• tire patching kit (tire lever, patch kit)
  • spare tube (actually it goes first, if its get another failure, the i'll go with the patch kit)
  • multi-tool (never hurt for me to add few ounce to more than allen key)
  • human repair kit (aka. first aid kit), you'll never know what happens next
  • additional water bottle (i use one bottle and one hydration pack on my bag). water is very important

note: Mostly i use singlespeed bike, and above package is the one suits me (on my current condition, elevation, and climate), there must be difference

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+1 For extra water. –  rschuler Sep 3 '10 at 16:28
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i might be a wee bit excessive but just for everyday commuting i carry:

  • patch kit
  • spare tube x2
  • hand pump
  • foldable tire
  • multitool
  • pocketknife
  • first aid kit
  • chaintool
  • tire lever x2
  • allen keys
  • dumbbell wrench

also this is the greatest cycling wrench ever http://www.google.com/products/catalog?hl=en&q=dumbell+wrench&um=1&ie=UTF-8&cid=17793775178922196830&ei=Er2ATM-NEITSsAOhnpz3Bw&sa=X&oi=product_catalog_result&ct=result&resnum=2&ved=0CB8Q8wIwAQ#

hope this helps

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I never ride far from civilization, so I don't bring any repair kit.

My policy is prevention:

  • take care of my bicycle everyday
  • bring it to a repair shop for periodic maintenance and for checks before a long ride.

Then my repair kit is composed only of a VISA card in case of emergency.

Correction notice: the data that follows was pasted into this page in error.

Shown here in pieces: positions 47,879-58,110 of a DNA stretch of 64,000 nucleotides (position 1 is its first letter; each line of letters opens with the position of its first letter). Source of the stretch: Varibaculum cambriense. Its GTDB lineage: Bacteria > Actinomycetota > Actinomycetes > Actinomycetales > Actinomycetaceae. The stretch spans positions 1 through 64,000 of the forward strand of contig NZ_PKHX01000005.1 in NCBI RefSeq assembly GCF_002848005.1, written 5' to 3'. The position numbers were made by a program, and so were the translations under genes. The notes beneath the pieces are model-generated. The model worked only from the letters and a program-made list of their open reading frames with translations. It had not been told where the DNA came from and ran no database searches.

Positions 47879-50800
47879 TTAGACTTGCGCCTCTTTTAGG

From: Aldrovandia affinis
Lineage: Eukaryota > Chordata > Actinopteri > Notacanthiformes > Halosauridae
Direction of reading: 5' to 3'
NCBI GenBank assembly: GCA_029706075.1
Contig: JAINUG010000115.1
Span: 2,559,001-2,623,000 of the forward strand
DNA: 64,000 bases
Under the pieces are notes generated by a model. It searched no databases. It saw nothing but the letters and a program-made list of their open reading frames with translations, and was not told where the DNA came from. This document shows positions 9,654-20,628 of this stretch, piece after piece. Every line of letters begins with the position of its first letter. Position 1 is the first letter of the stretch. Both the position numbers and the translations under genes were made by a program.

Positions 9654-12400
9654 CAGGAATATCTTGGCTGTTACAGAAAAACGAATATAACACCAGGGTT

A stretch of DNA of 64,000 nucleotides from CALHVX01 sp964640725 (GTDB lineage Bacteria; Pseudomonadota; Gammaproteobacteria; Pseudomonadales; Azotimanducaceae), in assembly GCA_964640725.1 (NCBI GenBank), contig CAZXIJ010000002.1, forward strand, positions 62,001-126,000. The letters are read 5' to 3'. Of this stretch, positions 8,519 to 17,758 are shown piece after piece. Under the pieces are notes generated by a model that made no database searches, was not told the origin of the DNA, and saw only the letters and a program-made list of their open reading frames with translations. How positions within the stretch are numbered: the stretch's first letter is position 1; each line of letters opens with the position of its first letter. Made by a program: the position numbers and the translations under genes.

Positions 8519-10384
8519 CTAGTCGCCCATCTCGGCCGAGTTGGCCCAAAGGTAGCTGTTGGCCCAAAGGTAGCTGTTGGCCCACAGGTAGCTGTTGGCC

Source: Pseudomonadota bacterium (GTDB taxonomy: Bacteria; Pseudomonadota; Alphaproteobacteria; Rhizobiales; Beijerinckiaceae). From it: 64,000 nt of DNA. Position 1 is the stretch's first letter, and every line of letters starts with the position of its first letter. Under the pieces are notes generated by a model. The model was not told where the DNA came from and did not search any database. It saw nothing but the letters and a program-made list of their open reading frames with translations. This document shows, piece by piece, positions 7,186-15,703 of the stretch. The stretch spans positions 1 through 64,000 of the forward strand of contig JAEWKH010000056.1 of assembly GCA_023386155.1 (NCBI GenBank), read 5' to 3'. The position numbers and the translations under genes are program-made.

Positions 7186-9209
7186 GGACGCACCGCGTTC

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Good care won't prevent flat tires, though. –  Vache Oct 14 '10 at 10:36
    
Good care also means right equipment: see schwalbe.com/gbl/en/produkte/tour_city/produkt/… –  mouviciel Oct 14 '10 at 10:53
    
Well said and I'm the same way. (I don't even carry water, I just stop somewhere for a drink when I get thirsty). –  Ash Machine Sep 7 '11 at 17:45
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Gus's recommendations are solid. The only other things I would recommend is:

  • quick link (I carry an 8, 9 and 10spd regardless ... help out others!)
  • money of some sort
  • tyre boot (thicker plastic liner that can be placed in the tyre if tyre gets sliced)
  • duct tape (yeah, it CAN solve everything)
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Remember to bring tools that are specific to the bike you are riding.

I took one of my fat tire bikes up to an event. On the way there, I got a flat, which wouldn't be a problem, except that that bike had theft-prevention skewers on the wheels that only a specific wrench can unlock, a wrench I didn't have with me. I couldn't remove the wheel to fix the flat. This would not have been an issue on my regular commute because there are bike shops on the way, or I could easily catch a bus home.

The kit on most of my bikes includes: patch kit tire irons 4/5/6 Allen keys

I have decent frame pumps from another era. The ones they have now, including CO2, are only meant to get you limping again, but they're often better than nothing.

There's also something to be said for swallowing your pride and making a phone call.

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Some knowledge might be a good emergency kit. I straightened a wheel by hitting against the lawn after being run over by a car.

See this question for those.